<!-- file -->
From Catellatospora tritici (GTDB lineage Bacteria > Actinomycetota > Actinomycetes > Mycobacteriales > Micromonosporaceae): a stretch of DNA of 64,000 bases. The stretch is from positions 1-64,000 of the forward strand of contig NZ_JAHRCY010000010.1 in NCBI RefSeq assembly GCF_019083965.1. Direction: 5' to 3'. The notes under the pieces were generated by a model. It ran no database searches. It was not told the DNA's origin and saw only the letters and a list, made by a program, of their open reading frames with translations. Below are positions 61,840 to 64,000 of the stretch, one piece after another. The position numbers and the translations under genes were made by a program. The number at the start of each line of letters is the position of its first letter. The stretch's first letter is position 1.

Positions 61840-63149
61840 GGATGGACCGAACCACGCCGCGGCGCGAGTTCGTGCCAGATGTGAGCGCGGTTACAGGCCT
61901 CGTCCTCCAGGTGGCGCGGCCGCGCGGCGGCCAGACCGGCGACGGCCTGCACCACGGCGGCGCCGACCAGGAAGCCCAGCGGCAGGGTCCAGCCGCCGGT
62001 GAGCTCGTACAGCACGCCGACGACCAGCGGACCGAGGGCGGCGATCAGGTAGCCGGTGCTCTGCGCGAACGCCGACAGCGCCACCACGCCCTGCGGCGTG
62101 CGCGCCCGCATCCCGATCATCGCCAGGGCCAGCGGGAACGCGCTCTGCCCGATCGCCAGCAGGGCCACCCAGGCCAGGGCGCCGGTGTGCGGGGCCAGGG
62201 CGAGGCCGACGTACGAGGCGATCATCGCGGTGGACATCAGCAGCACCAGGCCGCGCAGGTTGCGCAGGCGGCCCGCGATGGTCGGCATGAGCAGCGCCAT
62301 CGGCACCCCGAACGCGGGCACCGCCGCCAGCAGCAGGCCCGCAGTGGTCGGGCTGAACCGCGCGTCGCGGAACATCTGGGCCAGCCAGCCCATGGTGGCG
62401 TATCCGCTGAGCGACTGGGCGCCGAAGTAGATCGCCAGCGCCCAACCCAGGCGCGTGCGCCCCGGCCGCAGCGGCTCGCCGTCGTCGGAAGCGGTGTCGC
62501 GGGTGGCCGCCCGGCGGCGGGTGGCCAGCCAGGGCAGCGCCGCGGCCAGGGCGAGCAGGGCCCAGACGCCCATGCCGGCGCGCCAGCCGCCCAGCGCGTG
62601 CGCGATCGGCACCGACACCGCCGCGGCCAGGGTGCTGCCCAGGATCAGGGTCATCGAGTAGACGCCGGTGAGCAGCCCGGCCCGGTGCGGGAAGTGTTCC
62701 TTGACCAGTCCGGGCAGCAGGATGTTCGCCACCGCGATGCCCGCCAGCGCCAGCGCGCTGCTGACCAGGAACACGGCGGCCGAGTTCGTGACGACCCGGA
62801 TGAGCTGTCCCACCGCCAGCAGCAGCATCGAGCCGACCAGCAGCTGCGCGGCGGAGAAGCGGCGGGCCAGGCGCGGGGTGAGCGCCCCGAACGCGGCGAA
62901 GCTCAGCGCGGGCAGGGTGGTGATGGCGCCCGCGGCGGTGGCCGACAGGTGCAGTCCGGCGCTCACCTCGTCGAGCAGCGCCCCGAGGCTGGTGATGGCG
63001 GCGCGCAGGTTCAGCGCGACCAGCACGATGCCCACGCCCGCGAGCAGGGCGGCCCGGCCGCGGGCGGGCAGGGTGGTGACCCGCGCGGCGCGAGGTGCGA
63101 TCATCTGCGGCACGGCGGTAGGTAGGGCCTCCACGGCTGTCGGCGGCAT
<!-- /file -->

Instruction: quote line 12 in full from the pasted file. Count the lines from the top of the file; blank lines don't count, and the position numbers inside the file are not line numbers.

62701 TTGACCAGTCCGGGCAGCAGGATGTTCGCCACCGCGATGCCCGCCAGCGCCAGCGCGCTGCTGACCAGGAACACGGCGGCCGAGTTCGTGACGACCCGGA